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Sanne Magnan: In a top policy job, alumna finds her clinical work feeds her passion

Medical School alumna Sanne Magnan, M.D., Ph.D., was appointed commissioner of the Minnesota Department of Health in September.

As the recently appointed Minnesota commissioner of health, Sanne Magnan, M.D., Ph.D., has an ambitious to-do list: prevent disease, advance health-care reform, and ensure that the 5 million-plus people living in Minnesota are protected from public health threats.

Magnan, a 1983 Medical School alumna, says she’s up for the challenge. “Every job I’ve ever had has prepared me for this one, and this job is every job I’ve ever had rolled into one,” she says.

Medical practice included. As she has through most of her career in health policy, Magnan squeezes a half-day into her schedule each week to see patients at the nearby Tuberculosis Clinic at the St. Paul-Ramsey County Public Health Department. She also teaches residents there as a clinical professor.

“It’s an ideal situation for a commissioner of health,” she says. “I enjoy staying connected to patients and to the practice of medicine. Patients and their stories feed my passion for what I do.”

A long-term connection

The daughter of an independent pharmacist and that pharmacy’s bookkeeper, Magnan grew up in North Carolina loving chemistry and math. After completing her undergraduate degree in pharmacy at the University of North Carolina, she received a Bush Fellowship to study medicinal chemistry at the University of Minnesota, where she became the first American woman in the Department of Medicinal Chemistry’s graduate program.

Magnan worked as a pharmacist while finishing her Ph.D. and then enrolled at the University’s Medical School, where she also completed her internal medicine residency. During that time she married a Minnesotan, David Magnan, and bought a house a mile from campus, where she lives with her husband and two daughters today.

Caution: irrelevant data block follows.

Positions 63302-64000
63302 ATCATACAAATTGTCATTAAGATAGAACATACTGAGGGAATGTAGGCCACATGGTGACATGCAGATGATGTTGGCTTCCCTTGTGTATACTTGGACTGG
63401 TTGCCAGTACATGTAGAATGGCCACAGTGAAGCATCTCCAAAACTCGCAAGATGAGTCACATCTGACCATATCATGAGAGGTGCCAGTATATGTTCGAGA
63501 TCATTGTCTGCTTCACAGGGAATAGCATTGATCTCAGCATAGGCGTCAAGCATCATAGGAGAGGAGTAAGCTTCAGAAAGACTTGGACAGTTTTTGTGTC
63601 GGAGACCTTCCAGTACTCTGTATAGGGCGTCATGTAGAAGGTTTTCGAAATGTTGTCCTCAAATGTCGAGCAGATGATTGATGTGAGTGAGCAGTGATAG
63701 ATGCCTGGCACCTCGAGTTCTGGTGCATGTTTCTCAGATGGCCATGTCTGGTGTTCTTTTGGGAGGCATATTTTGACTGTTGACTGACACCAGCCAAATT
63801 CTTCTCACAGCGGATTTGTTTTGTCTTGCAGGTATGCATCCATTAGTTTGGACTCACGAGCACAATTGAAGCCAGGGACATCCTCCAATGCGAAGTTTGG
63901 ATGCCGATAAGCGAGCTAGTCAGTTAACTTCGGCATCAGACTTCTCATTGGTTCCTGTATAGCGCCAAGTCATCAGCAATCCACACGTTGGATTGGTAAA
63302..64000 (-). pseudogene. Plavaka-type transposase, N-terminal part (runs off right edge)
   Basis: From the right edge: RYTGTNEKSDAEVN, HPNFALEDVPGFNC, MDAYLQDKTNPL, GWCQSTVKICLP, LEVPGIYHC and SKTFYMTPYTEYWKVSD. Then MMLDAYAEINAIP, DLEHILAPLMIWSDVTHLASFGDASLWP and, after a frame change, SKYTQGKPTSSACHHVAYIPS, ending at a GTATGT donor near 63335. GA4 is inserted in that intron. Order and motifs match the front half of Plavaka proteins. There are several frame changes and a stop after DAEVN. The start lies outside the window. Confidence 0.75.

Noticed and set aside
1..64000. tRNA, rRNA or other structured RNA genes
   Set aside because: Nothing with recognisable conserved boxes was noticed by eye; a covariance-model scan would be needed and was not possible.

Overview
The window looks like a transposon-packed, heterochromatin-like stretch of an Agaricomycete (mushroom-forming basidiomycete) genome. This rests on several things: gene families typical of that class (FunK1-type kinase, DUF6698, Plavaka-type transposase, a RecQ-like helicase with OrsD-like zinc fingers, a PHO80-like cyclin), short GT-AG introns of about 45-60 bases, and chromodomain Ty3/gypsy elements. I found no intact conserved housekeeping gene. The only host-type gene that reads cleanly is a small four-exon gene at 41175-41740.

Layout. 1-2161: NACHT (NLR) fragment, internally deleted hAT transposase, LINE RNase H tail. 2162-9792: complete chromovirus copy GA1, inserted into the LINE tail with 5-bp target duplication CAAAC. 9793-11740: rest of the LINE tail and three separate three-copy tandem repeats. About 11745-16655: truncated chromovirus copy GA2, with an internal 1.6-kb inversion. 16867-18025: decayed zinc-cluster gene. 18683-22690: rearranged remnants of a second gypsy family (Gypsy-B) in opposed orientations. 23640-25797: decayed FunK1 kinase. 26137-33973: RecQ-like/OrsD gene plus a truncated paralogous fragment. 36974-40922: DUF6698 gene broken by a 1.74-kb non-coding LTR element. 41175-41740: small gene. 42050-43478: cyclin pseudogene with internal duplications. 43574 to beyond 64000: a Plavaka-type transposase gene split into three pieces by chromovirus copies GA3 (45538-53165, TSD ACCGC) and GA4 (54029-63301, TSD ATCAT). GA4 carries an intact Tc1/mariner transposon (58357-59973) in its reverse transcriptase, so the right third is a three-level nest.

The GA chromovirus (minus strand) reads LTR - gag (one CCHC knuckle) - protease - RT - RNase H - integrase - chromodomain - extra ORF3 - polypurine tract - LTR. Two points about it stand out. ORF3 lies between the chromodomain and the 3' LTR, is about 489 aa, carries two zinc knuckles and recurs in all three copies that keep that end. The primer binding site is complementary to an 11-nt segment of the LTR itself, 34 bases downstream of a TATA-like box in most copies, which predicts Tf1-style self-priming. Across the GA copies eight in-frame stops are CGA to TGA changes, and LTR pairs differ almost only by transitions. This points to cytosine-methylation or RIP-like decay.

Magnan’s work as a primary-care physician piqued her interest in creating better health policies to prevent disease, and she began advocating for change.

“Physicians should never underestimate their voice in helping to shape the community in which they and their patients live,” she says. They can influence health policy by asking city councils to add walking and biking trails to promote exercise, advocating for smoke-free environments, and volunteering to help respond to public health emergencies.

A call from the governor

Magnan spent 13 years working on health-care quality and disease-prevention initiatives at Blue Cross Blue Shield of Minnesota, finally as vice president and medical director of consumer health.

In 2006, she became president of the Institute for Clinical Systems Improvement (ICSI) in Bloomington, Minnesota, an independent nonprofit organization that promotes health-care quality improvement.

After just 15 months at ICSI, Magnan got the call from the governor’s office.

“My gut reaction was, ‘No—why would I want to change now?’” But friends convinced her that at least interviewing for the commissioner’s job would give Magnan a chance to share her vision for health care with Governor Tim Pawlenty.

The more she talked to people about the opportunity, the more she began to see that the state’s top health job was a great fit for her, she says.

Magnan says Pawlenty sold her on his vision for the Department of Health, especially about working toward health-care reform. “It’s going to take a lot of work over years, but I am encouraged by what I’m seeing,” Magnan says. “We can’t give up.”

Her clinical work reinforces that assertion.

“I see patients with high blood pressure who can’t afford medications and have no insurance,” says Magnan. “It’s that real-life experience that helps fuel my passion for quality, affordable, accessible health care for all Minnesotans.

by Nicole Endres

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